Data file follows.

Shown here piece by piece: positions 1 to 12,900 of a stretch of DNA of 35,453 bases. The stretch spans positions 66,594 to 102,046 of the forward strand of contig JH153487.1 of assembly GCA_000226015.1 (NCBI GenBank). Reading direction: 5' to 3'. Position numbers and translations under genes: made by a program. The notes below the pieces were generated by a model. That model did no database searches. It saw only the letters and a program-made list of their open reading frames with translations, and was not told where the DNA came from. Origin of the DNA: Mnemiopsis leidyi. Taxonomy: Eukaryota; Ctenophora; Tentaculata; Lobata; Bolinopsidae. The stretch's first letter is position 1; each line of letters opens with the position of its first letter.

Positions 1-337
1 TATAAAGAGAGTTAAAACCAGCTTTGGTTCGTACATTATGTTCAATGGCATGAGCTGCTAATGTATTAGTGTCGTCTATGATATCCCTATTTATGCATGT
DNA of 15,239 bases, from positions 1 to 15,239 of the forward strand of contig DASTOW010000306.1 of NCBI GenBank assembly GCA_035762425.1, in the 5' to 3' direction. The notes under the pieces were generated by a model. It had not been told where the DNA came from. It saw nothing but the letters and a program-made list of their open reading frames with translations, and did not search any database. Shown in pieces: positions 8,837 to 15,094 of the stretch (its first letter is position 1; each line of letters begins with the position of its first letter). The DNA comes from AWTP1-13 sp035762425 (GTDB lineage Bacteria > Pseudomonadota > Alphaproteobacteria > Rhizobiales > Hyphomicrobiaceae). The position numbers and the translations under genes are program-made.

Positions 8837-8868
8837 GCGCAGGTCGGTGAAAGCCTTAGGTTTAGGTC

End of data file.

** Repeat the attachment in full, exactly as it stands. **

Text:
Shown here piece by piece: positions 1 to 12,900 of a stretch of DNA of 35,453 bases. The stretch spans positions 66,594 to 102,046 of the forward strand of contig JH153487.1 of assembly GCA_000226015.1 (NCBI GenBank). Reading direction: 5' to 3'. Position numbers and translations under genes: made by a program. The notes below the pieces were generated by a model. That model did no database searches. It saw only the letters and a program-made list of their open reading frames with translations, and was not told where the DNA came from. Origin of the DNA: Mnemiopsis leidyi. Taxonomy: Eukaryota; Ctenophora; Tentaculata; Lobata; Bolinopsidae. The stretch's first letter is position 1; each line of letters opens with the position of its first letter.

Positions 1-337
1 TATAAAGAGAGTTAAAACCAGCTTTGGTTCGTACATTATGTTCAATGGCATGAGCTGCTAATGTATTAGTGTCGTCTATGATATCCCTATTTATGCATGT
DNA of 15,239 bases, from positions 1 to 15,239 of the forward strand of contig DASTOW010000306.1 of NCBI GenBank assembly GCA_035762425.1, in the 5' to 3' direction. The notes under the pieces were generated by a model. It had not been told where the DNA came from. It saw nothing but the letters and a program-made list of their open reading frames with translations, and did not search any database. Shown in pieces: positions 8,837 to 15,094 of the stretch (its first letter is position 1; each line of letters begins with the position of its first letter). The DNA comes from AWTP1-13 sp035762425 (GTDB lineage Bacteria > Pseudomonadota > Alphaproteobacteria > Rhizobiales > Hyphomicrobiaceae). The position numbers and the translations under genes are program-made.

Positions 8837-8868
8837 GCGCAGGTCGGTGAAAGCCTTAGGTTTAGGTC